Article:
TL;DR: The use of genetic linkage data to further the genetic and evolutionary knowledge of the genus Musa, as well as to help improve the design of breeding strategies, is discussed.
Abstract: A partial molecular linkage map of the Musa acuminata diploid genome is presented. This map is based on 58 RFLP, four isozyme and 28 RAPD markers segregating in an F2 population of 92 individuals. A total of 90 loci was detected, 77 of which were placed on 15 linkage groups while 13 segregated independently. Segregation distortions were shown by 36% of all loci, mostly favoring the male parent. Chromosome structural rearrangements were believed to be one of the main causes of these distortions. The use of genetic linkage data to further the genetic and evolutionary knowledge of the genus Musa, as well as to help improve the design of breeding strategies, is discussed.
TL;DR: Results indicate that nucleotide sequences are conserved, but variation in copy number were detected and several rearrangements in linkage orders appeared to have occurred since the divergence of the two species.
Abstract: Genome relationships between mungbean (Vigna tradiata) and cowpea (V. Unguiculata) based on the linkage arrangement of random genomic restriction fragment length polymorphism (RFLP) markers have been investigated. A common set of probes derived from cowpea, common bean (Phaseolus vulgaris), mungbean, and soybean (Glycine max) PstI genomic libraries were used to construct the genetic linkage maps. In both species, a single F2 population from a cross between an improved cultivar and a putative wild progenitor species was used to follow the segregation of the RFLP markers. Approximately 90% of the probes hybridized to both mungbean and cowpea DNA, indicating a high degree of similarity in the nucleotide sequences among these species. A higher level of polymorphism was detected in the mungbean population (75.7%) than in the cowpea population (41.2%). Loci exhibiting duplications, null phenotypes, and distorted segregation ratios were detected in both populations. Random genomic DNA RFLP loci account for about 89% of the currently mapped markers with a few cDNA and RAPD markers added. The current mungbean map is comprised of 171 loci/loci clusters distributed in 14 linkage groups spanning a total of 1570cM. On the other hand, 97 markers covered 684 cM and defined 10 linkage groups in the current cowpea map. The mungbean and cowpea genomes were compared on the basis of the copy number and linkage arrangement of 53 markers mapped in common between the two species. Results indicate that nucleotide sequences are conserved, but variation in copy number were detected and several rearrangements in linkage orders appeared to have occurred since the divergence of the two species. Entire linkage groups were not conserved, but several large linkage blocks were maintained in both genomes.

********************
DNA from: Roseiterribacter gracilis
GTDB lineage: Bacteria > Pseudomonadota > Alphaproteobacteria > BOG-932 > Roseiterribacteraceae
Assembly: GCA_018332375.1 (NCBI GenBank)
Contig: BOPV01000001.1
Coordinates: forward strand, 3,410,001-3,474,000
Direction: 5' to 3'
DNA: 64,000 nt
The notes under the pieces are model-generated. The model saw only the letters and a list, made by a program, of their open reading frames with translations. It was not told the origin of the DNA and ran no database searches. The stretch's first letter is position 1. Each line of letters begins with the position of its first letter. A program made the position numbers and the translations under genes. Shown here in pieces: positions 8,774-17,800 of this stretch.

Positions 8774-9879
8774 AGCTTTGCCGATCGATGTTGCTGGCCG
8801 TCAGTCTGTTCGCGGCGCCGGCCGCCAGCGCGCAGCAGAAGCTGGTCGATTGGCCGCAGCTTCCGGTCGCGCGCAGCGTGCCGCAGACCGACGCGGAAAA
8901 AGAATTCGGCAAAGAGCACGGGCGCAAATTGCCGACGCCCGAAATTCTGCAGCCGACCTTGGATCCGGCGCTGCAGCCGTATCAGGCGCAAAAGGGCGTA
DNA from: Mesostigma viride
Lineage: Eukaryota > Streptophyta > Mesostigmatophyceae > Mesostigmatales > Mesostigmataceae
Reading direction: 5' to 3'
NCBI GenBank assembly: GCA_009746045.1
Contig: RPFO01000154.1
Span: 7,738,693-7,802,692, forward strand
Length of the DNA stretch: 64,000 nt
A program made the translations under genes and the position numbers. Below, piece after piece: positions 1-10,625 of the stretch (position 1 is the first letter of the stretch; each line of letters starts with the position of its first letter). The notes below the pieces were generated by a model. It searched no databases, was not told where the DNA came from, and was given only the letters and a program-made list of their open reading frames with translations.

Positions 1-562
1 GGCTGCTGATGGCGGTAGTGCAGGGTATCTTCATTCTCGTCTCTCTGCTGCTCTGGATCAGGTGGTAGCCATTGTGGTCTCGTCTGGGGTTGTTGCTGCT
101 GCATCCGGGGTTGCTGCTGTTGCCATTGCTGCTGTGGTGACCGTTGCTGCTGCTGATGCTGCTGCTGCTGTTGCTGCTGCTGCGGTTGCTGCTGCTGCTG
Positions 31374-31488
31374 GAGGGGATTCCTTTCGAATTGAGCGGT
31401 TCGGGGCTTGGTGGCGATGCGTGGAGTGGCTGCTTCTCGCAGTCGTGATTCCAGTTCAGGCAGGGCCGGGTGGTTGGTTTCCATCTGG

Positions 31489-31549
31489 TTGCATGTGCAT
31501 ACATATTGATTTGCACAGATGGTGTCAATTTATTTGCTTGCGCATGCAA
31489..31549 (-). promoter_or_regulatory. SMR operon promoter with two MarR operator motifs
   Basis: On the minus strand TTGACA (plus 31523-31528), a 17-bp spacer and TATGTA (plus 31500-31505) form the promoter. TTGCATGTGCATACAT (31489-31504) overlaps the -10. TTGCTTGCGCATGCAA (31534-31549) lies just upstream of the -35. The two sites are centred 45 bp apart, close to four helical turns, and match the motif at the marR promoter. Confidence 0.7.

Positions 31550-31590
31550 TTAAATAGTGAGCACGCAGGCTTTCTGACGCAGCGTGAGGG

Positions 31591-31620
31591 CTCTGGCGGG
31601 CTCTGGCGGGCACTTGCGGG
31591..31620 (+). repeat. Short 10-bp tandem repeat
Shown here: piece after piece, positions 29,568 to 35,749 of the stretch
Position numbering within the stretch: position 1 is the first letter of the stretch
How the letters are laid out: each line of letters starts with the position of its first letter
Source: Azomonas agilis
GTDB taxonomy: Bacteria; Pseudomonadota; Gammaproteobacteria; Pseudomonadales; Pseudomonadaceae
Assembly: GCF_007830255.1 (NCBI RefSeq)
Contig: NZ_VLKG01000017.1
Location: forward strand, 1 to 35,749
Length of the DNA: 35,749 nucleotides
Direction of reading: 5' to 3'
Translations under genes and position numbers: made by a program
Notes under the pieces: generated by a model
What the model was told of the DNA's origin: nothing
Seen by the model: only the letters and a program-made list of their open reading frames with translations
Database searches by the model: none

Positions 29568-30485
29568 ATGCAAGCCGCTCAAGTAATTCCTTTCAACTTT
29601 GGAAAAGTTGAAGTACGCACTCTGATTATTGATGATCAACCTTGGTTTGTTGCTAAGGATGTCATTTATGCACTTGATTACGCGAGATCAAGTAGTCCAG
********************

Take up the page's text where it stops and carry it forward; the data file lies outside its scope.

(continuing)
TL;DR: OA141100 will be most useful for pyramiding Up2 with other rust resistance genes into germ plasm of Mesoamerican origin where the marker does not traditionally exist, and Marker-based selection may provide an alternative to the time-consuming testcrosses required to pyramid bean Rust resistance genes that exhibit epistasis.